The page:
The Tourism Authority of Thailand (TAT) today stated that the floods covering several central provinces in Thailand and parts of Bangkok have had no impact on most of the country’s best-known tourist attractions and destinations. Some 40 of Thailand’s 1,200 tourist attractions that appeal to international visitors, including those from China, or around 3% of Thailand’s key tourist attractions, have been affected by the floods. The remaining 97% were not affected in any way by the flooding.
The most notable among these is the World Heritage Site in Ayutthaya, around 50 km north of Bangkok, where the flood water is already receding.
Other tourist attractions and destinations outside of Thailand’s central provinces are experiencing normal conditions and continue welcoming visitors. This includes Pattaya, Phuket, Rayong and Chiang Mai, which are favourite destinations for tourists from China.
Almost all other tourist destinations in Thailand including Sukhothai, Chiang Rai, Surat Thani and Ko Samui, are also not affected by the flooding in the Central Region. Even in the Central Region, places such as Hua Hin and Cha-Am are outside the area affected by the flood.Suvarnabhumi Airport, the main gateway to Thailand for international flights since 2006, is not affected by the flood and all flights continue operating as per usual.
The airport, which has considerable water management and flood prevention measures, serves over 800 flights per day. There were more than 958,000 international visitor arrivals at Suvarnabhumi Airport during October 2011, an increase of 6.7% over the previous year. Connecting flights from Suvarnabhumi Airport to other airports to other destinations within Thailand are operating normally.
Don Mueang Airport, which has not handled international flights for more than five years, is the only airport in Thailand closed due to flooding. Two small domestic airlines based at Don Mueang are currently operating their daily flights out of Suvarnabhumi Airport.
In the Bangkok Metropolitan Area, the central part of the city is not flooded and government officials are confident their flood prevention efforts will keep it dry except for some places close to the Chao Phraya River during high tides. Flooding in the Bangkok area is mainly in outlying residential and industrial zones in the city’s east and west, the city’s northern districts, and the western side of the Chao Phraya River.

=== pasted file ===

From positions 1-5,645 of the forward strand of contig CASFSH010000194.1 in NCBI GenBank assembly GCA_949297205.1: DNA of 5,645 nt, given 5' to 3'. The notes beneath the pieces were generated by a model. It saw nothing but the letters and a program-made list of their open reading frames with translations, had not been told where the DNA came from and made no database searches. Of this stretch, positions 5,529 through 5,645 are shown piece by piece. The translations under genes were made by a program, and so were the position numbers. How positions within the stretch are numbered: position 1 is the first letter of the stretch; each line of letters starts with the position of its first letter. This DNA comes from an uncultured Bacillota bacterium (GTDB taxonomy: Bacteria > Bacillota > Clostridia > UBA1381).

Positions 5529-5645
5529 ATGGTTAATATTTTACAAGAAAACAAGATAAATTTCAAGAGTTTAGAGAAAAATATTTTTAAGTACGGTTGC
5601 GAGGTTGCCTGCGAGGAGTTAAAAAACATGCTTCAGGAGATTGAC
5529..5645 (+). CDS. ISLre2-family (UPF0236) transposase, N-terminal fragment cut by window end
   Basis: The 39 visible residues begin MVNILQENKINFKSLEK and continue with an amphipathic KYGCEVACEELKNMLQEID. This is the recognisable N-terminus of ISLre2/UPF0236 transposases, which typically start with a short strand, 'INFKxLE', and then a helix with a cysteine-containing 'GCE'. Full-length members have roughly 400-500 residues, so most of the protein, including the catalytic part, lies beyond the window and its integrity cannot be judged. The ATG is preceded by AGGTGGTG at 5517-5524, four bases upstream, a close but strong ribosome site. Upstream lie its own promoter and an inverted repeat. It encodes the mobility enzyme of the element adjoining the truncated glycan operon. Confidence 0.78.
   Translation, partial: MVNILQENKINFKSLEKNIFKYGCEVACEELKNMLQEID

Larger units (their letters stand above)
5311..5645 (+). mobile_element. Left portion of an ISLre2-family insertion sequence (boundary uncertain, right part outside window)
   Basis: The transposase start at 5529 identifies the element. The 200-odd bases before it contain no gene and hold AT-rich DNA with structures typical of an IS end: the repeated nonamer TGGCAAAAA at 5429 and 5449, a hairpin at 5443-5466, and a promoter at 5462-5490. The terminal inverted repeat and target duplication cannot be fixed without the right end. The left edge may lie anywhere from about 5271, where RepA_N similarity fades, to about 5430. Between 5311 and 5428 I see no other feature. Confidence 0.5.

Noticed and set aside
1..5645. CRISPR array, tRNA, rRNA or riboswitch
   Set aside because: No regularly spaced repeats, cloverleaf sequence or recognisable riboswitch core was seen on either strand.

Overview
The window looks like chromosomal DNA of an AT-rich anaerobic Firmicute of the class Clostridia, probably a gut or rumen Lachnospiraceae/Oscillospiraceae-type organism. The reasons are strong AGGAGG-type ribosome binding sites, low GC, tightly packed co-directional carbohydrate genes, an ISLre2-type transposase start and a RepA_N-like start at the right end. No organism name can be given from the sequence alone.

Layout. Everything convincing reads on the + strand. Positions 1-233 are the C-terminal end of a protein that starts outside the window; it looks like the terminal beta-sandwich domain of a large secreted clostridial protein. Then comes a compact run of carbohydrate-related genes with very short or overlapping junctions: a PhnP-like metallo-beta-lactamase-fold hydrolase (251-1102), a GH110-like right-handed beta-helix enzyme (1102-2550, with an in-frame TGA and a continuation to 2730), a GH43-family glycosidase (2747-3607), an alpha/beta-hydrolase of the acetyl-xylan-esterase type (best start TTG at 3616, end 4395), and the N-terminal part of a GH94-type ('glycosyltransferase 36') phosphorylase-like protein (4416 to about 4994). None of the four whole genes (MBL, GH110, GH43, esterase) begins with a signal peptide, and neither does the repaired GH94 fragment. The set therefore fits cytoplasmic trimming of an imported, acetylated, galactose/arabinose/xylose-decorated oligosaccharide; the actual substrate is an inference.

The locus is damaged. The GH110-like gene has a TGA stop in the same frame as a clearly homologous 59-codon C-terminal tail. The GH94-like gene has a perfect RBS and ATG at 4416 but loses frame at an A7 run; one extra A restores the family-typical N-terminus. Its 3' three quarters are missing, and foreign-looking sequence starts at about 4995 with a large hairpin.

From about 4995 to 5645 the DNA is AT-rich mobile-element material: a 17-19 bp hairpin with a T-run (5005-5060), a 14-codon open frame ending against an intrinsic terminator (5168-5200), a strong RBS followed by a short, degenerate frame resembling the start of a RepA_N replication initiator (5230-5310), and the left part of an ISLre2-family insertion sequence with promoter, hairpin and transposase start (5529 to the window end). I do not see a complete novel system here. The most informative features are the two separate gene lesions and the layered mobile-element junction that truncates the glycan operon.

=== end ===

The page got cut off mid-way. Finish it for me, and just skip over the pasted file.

Travellers from China can also fly directly to destinations such as Phuket and Ko Samui. In October 2011, the number of tourist arrivals at Phuket was up almost 28% compared to the same period last year. Phuket International Airport had 40,500 arrivals during 1-6 November, a 40% increase compared to the same period last year.
“At the TAT, our hearts go out to all the Thai people affected by the flood,” said TAT Governor Suraphon Svetasreni. “All Thais are pulling together to help each other and the country has received generous support from many countries, especially the people of China. The flood waters are receding in the central provinces, all the way down to Ayutthaya, and the cleanup has begun. The remaining floodwaters in the affected parts of Bangkok and the surrounding provinces are expected to be clear within the next four to six weeks. Meanwhile, tourist destinations in the rest of Thailand are ready to welcome visitors from China.”
As the flooding has mainly affected Thailand’s agricultural and industrial sectors, tourism will play an important role in sustaining the country’s economy, providing employment and contributing to Thailand’s recovery. A significant part of the recovery process will be increased tourist arrivals and sustaining employment in this important part of the Thai economy. More than 2,000,000 Thai people work in Thailand’s tourism sector.
China is one of Thai tourism’s most important markets
“The TAT hopes that more travellers from China will visit Thailand, especially those who planned to come during the high season. They will enjoy all the country has to offer while making an important contribution to the Thai economy, especially in terms of supporting jobs in the tourism sector that will generate income for the Thai people,” said Governor Suraphon.
Thai tourism has proven to be very resilient in the past, recovering quickly when faced with difficult times. The TAT aims to ensure that travellers from China understand the current flooding situation has not involved most of Thailand’s tourism attractions and destinations, so they can still come to the Kingdom for their holidays. To do this, the TAT is bringing 100 members of the Chinese media to see first hand that very few of Thailand’s tourist attractions were affected by the flood. More than 300 media from other countries worldwide will also visit Thailand on similar trips over the next weeks.
China is one of Thai tourism’s most important markets. During the first nine months of 2011, international tourist arrivals to Thailand reached 14.4 million. Over 1.3 million of these arrivals were from China, a 9.06% increase over the same period last year. Some 42% were repeat visitors and 43% travelled in group tours.
When in Thailand, visitors from China prefer shopping and entertainment venues, with a growing trend towards personal relaxation, Free Individual Travellers (FITs) and tours that offer in-depth Thai cultural experiences. Average daily spending for Chinese travellers is approximately 4,425 Baht per person, with an average length of stay of about one week.
International Public Relations Division
Tourism Authority of Thailand
Tel: +66 (0) 2250 5500 ext. 4545-48
Fax: +66 (0) 2253 7419
E-mail: [email protected]
Web site: www.tatnews.org